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Monday, February 07, 2011

the transfiguration - cultural assumptions (part 2)

Focusing on Matthew's account of the transfiguration, what sort of problems arise for the “modern” reader because of differences in cultural frameworks? First of all we need to situate our modern reader. We shall assume that she is a naturalist. In other words, she looks at the cosmos as a place where the uniformity of natural causes operate in a closed system. This would distinguish her from a neo-pagan. We will give her a name, Jane Studdok, after the leading character in C.S. Lewis' That Hideous Strength. Jane's husband is a sociologist. She is a literary scholar who got married and didn't complete her dissertation. At the beginning of the story Jane is a naturalist[1].  Jane the naturalist is our “modern” reader for Matthew's account of the transfiguration.

The transfiguration narrative is full of obstacles for a naturalist:    
 Matt. 17:1 Καὶ μεθ᾿ ἡμέρας ἓξ παραλαμβάνει ὁ Ἰησοῦς τὸν Πέτρον καὶ Ἰάκωβον καὶ Ἰωάννην τὸν ἀδελφὸν αὐτοῦ καὶ ἀναφέρει αὐτοὺς εἰς ὄρος ὑψηλὸν κατ᾿ ἰδίαν.  2 καὶ μετεμορφώθη ἔμπροσθεν αὐτῶν, καὶ ἔλαμψεν τὸ πρόσωπον αὐτοῦ ὡς ὁ ἥλιος, τὰ δὲ ἱμάτια αὐτοῦ ἐγένετο λευκὰ ὡς τὸ φῶς.  3 καὶ ἰδοὺ ὤφθη αὐτοῖς Μωϋσῆς καὶ Ἠλίας συλλαλοῦντες μετ᾿ αὐτοῦ.  4 ἀποκριθεὶς δὲ ὁ Πέτρος εἶπεν τῷ Ἰησοῦ· κύριε, καλόν ἐστιν ἡμᾶς ὧδε εἶναι· εἰ θέλεις, ποιήσω ὧδε τρεῖς σκηνάς, σοὶ μίαν καὶ Μωϋσεῖ μίαν καὶ Ἠλίᾳ μίαν.  5 ἔτι αὐτοῦ λαλοῦντος ἰδοὺ νεφέλη φωτεινὴ ἐπεσκίασεν αὐτούς, καὶ ἰδοὺ φωνὴ ἐκ τῆς νεφέλης λέγουσα· οὗτός ἐστιν ὁ υἱός μου ὁ ἀγαπητός, ἐν ᾧ εὐδόκησα· ἀκούετε αὐτοῦ.  6 καὶ ἀκούσαντες οἱ μαθηταὶ ἔπεσαν ἐπὶ πρόσωπον αὐτῶν καὶ ἐφοβήθησαν σφόδρα.  7 καὶ προσῆλθεν ὁ Ἰησοῦς καὶ ἁψάμενος αὐτῶν εἶπεν· ἐγέρθητε καὶ μὴ φοβεῖσθε.  8 ἐπάραντες δὲ τοὺς ὀφθαλμοὺς αὐτῶν οὐδένα εἶδον εἰ μὴ αὐτὸν Ἰησοῦν μόνον.  9 Καὶ καταβαινόντων αὐτῶν ἐκ τοῦ ὄρους ἐνετείλατο αὐτοῖς ὁ Ἰησοῦς λέγων· μηδενὶ εἴπητε τὸ ὅραμα ἕως οὗ ὁ υἱὸς τοῦ ἀνθρώπου ἐκ νεκρῶν ἐγερθῇ. — NA27
Matthew 17:1  And after six days Jesus took with him Peter and James, and John his brother, and led them up a high mountain by themselves. 2  And he was transfigured before them, and his face shone like the sun, and his clothes became white as light. 3  And behold, there appeared to them Moses and Elijah, talking with him. 4  And Peter said to Jesus, “Lord, it is good that we are here. If you wish, I will make three tents here, one for you and one for Moses and one for Elijah.” 5  He was still speaking when, behold, a bright cloud overshadowed them, and a voice from the cloud said, “This is my beloved Son, with whom I am well pleased; listen to him.” 6  When the disciples heard this, they fell on their faces and were terrified. 7  But Jesus came and touched them, saying, “Rise, and have no fear.” 8  And when they lifted up their eyes, they saw no one but Jesus only. 9  And as they were coming down the mountain, Jesus commanded them, “Tell no one the vision, until the Son of Man is raised from the dead.” — ESV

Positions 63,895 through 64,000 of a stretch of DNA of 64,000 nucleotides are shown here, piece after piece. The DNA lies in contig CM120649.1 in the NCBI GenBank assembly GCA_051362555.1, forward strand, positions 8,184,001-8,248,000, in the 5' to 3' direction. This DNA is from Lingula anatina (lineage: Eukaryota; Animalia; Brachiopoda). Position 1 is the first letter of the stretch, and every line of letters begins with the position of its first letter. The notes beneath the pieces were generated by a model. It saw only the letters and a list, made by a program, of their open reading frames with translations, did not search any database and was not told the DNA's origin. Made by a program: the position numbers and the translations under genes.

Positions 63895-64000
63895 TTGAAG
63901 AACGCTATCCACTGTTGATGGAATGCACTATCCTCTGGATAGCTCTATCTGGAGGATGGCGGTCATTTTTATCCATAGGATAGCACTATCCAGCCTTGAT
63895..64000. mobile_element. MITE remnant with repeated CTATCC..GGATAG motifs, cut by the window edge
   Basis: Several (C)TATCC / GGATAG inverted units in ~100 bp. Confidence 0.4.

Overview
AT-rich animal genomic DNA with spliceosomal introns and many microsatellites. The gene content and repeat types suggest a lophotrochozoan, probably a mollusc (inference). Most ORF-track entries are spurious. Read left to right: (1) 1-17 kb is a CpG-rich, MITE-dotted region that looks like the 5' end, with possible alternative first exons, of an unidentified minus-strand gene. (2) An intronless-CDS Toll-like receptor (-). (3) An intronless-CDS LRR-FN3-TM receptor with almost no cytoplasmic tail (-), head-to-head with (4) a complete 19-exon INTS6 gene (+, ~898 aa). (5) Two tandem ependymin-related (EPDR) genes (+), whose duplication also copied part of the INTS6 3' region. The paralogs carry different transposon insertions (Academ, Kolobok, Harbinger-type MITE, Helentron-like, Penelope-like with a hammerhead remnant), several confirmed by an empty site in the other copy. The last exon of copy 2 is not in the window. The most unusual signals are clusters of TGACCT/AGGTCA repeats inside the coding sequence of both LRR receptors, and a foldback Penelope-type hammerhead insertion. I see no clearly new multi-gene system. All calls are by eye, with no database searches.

Matthew's narrative slips back and forth between the “normal world” and the supernatural without making a big fuss about it. When Jane Studdok reads the Greek text, μετεμορφώθη transformed in verse two is her first indication that something outside of “normal world” is going on in this story. Jane makes a genre adjustment and assumes she is reading a fairy tale. In the “real world”[2] people are not μετεμορφώθη transformed. The fairy tale notion is reinforced by the description of Jesus' appearance, the arrival of Moses and Elijah, the cloud, and the voice from the cloud. All of these elements fit into Jane's notion of a fairy tale. 

In verse nine Jesus commands the three disciples μηδενὶ εἴπητε τὸ ὅραμα  Tell no one the vision ... which is the narrator's first explicit indication of how this story is to be understood. We might think of τὸ ὅραμα vision as both a type of event and a story genre. For Matthew's audience the content of the story indicates that something special is taking place. Beginning with  μετεμορφώθη transformed in verse two, all the elements that Jane used to support her reading the story as a fairy tale, are elements that fit  τὸ ὅραμα vision as a type of event.

Jane reading is wrong headed because she assumes as a naturalist that this story is filled with features that don't actually happen in the “real world”. Her framework is alien to the framework of the text where an ὅραμα vision is something that happens in the “real world”. Jane's system of categories for “real world” events distorts her reading of the story. If you have read the novel, That Hideous Strength you will know that Jane's framework changes as the plot develops.

[1] for the purpose of this argument Jane is a naturalist in opening of the novel. It is quite conceivable that someone could argue that point from the text of That Hideous Strength but we will assume she is a naturalist a prior to her first dream.

[2] real world  is code word for naturalism as a cognitive framework.


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